I disagree with never charging to 100 percent. As a previous hybrid owner and having a battery go bad I can tell what I learned from many people smarter than me. There is a process called cell balancing that needs to occur from time to time. Just like any other battery a cell can and will start to go bad. Others can better explain what occurs. Many people who offer maintenance on hybrid batteries do so by a process of charging/discharging to nurse the battery back to health. What happens is when you never charge the battery to 100 percent is that some cells will be different states of charge and will go to a lower soc than others. So the manual says to charge to 100 percent before driving. That may not be necessary nor practical to do every single time but you should do it regularly so all the cells can balance out. The manual says that the car needs regular exercise just like we do. There is obviously value in all the advice as it relates to charge levels in extreme temps. One other correction is that there is a thread on this forum called clarity battery longevity and a graph showing the actual soc for 100 percent soc and when depleted. I think it's around 94 percent when it shows full charge and 20 percent when depleted.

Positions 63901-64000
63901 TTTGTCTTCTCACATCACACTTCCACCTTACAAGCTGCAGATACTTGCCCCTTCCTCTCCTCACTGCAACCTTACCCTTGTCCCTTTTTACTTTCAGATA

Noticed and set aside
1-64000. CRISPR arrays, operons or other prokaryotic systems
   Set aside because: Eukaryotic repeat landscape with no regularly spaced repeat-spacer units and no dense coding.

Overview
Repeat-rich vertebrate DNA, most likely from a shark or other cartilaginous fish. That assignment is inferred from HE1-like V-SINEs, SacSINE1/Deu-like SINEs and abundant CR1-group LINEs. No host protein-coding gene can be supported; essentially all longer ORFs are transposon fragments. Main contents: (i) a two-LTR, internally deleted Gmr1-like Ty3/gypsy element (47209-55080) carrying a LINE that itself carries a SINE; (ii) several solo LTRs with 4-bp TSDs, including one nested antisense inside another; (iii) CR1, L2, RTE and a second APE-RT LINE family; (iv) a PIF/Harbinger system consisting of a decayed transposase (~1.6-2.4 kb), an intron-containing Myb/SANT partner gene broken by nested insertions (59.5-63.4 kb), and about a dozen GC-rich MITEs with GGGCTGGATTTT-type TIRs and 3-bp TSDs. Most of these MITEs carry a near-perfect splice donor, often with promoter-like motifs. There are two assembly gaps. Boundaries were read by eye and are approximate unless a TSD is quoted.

17. Viking79

    Viking79 Well-Known Member

    The 94% charge point is inaccurate, someone calculated simply as 4.05/4.20, which is not a valid assumption. 4.05 V represents an SoC of about 85% (maybe as low as 80%) since the 0% SoC is not at 0 V and the discharge is not linear.
     
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  18. PHEV Newbie

    PHEV Newbie Well-Known Member